Monday, December 31, 2012

2012 in review

How instructive to look back through my calendar and this blog and see what was accomplished (and not) this year.  Seems like I have not been paying as much attention to issues at the national and global levels, but I have also done more than in any previous year locally.

In January I did a late glean of some persimmons, and not much else.

In February the meeting schedule heated up.  I planted some peas in my plot and started tomato and pepper seeds inside.  Our clergy conference on wellness left a whole lot to be desired from the food perspective.  What we ate was pretty good and some local, but the information about diet was devoid of any eco-justice awareness.

In March I began helping with stakeholder interviews for the Food Action Plan, and the communication committee of the Food System Alliance began meeting.  Joe Valentine contacted me about his interest in gleaning, and I had a first meeting with Steve Schwartz about interfaith plans.  I wondered why there were so few people from ag advocacy and food system organizations at the Volunteer Center's non-profit conference.

In April interviews and communication planning for the Alliance continued, and I gave away lots of plants, mostly tomatoes, for Earth Day at Trinity.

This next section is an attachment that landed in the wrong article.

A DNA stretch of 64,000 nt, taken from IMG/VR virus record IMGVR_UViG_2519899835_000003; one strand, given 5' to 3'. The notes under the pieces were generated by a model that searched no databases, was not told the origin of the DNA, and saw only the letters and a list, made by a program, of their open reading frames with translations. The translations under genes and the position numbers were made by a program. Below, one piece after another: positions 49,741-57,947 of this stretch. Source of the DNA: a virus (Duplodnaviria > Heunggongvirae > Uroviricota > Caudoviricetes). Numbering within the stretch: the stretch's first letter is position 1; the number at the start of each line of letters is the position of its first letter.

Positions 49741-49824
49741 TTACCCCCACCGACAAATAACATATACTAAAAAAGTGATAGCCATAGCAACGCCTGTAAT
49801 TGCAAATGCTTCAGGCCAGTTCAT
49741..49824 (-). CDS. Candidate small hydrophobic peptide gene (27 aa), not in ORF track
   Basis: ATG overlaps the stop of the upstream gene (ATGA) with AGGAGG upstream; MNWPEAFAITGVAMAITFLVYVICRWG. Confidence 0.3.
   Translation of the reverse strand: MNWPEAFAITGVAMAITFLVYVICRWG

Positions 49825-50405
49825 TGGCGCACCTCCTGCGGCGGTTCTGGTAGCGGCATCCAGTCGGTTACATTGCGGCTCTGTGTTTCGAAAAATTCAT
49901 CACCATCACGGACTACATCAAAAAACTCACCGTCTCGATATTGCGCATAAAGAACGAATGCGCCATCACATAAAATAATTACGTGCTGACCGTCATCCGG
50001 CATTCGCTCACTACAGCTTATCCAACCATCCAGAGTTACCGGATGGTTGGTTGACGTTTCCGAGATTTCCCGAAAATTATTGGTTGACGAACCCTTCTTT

May was meeting heavy. I found myself missing a lot of meetings at my community garden because of so many other Saturday commitments.  

June brought the beginning of meetings with folks forming the county Community Garden Network, lots of meetings and interviews for the gleaning project, and some writing of introductory materials for the Food Action Plan.

July was filled with still more meetings, interviews and schmoozing activities to drum up interest in gleaning.  We enlisted the support of the Community Center and the Sonoma Valley Granged.  I made my debut on Mornings in Sonoma as part of the launch.

In August we finally had an introductory meeting with gleaners and formally launched the Sonoma Valley Gleaning Project - on a way too hot evening for a room with too few fans and no A/C.  First gleans were  backyard table grapes and model vegetable plots at Cornerstone.   August also was the beginning of tabling season, promoting the Alliance and its members at the county fair and Gravenstein Fair.  I wrote some quiz questions about Sonoma County ag which we used to attract attention.   Meanwhile, we began our preserving parties at Trinity with zucchini pickles and relish.  

The first day of September El Dorado County Master Preservers did a demo on canning fall fruit at Trinity, and late in the month we had a jam session.   We tweaked the recipe I'd found last year for tomato apple jam, and between church and home kitchens probably made way too much of it!  Definitely the food trend of the year among Sonoma Episcopalians.   We continued gleaning - mostly apples.  I volunteered at the second annual Heirloom Expo.   I met with some others in the deacon community and inspired some more gleaning and other food justice efforts around California.  The Food System Alliance approved the Food Action Plan.   The Interfaith Sustainable Food Collaborative was launched.  And I wrapped up the month by cooking for a small retreat in 100 degree weather.